The company said that the acquisition would be made through its Beauty Systems Group, but did not reveal the terms or the cost of the transaction.
The move follows plans by the group to sell its Sally Beauty professional hair care division and will fill a gap that has concerned some market experts.
Indeed, at the end of last week Standard & Poors took the decision to downgrade its rating for the company to a negative watch over concerns that the sale of Sally Beauty would reduce its earning base and its business diversity.
With an estimated annual sales pf $30m, Salon Success is tiny in comparison to the global reach of Sally Beauty, but the deal does definitely fill a gap in the European market and could be a step in the right direction towards making up for lost business in the US market.
Based in Aylesbury, UK, Salon Success possesses the rights to Paul Mitchell professional hair care distribution in over 15 European countries, as well as most of Florida, all of Georgia and a number of other states in the US.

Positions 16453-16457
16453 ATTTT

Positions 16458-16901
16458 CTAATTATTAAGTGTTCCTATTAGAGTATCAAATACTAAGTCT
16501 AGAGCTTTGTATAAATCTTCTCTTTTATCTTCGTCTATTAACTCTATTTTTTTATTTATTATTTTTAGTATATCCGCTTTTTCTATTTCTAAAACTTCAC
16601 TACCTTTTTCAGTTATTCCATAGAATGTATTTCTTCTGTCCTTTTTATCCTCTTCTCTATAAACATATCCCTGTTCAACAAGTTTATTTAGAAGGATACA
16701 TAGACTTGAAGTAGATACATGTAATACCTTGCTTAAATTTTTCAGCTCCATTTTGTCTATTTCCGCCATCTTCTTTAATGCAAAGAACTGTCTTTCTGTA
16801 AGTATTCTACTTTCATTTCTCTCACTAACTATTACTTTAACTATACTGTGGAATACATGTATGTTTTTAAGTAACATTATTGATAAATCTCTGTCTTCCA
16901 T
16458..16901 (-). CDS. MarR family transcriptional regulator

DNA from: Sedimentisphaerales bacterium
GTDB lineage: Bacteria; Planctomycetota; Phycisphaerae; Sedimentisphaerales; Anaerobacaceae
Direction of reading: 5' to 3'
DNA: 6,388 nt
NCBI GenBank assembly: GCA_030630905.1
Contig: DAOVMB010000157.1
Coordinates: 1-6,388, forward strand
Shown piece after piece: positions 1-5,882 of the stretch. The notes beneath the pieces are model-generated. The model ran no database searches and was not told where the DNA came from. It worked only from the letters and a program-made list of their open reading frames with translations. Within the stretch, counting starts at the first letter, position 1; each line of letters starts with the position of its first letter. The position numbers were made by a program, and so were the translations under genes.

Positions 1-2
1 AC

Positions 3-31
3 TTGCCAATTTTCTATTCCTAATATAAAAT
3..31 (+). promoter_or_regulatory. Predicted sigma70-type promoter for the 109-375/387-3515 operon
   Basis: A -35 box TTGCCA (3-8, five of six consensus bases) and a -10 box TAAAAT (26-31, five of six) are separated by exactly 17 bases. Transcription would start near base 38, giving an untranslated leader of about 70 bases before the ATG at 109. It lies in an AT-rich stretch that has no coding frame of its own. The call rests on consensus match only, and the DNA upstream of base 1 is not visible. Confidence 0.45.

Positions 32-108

Likewise, the deal also means that the company is back on the acquisition trail, a move that should help to re-balance the company's business portfolio and fill the hole left when the Sally Beauty business is eventually sold.
Alberto-Culver CEO Howard Bernick pointed out the fact that the acquisition was the first by its Beauty Systems Group for over a year and the group's first acquisition outside North America.
Bernick also pointed out the importance of the move to the group's operations in the all-important Florida market.
"We are optimistic about using this acquisition as the base to expand our BSG business throughout Florida and the newly acquired overseas geographies in the years ahead," he said.
Following the acquisition all eyes will be back on the sale of Alberto-Culver's Sally Beauty division, a deal that is estimated to be worth $3bn and one that is considered to be crucial to the future of the company.
Alberto-Culver had agreed to sell the division to the Regis Corporation back in January, but following down scaled sales estimates for the year, the company decided to back out of the deal incurring fines estimated at around $50m in the process.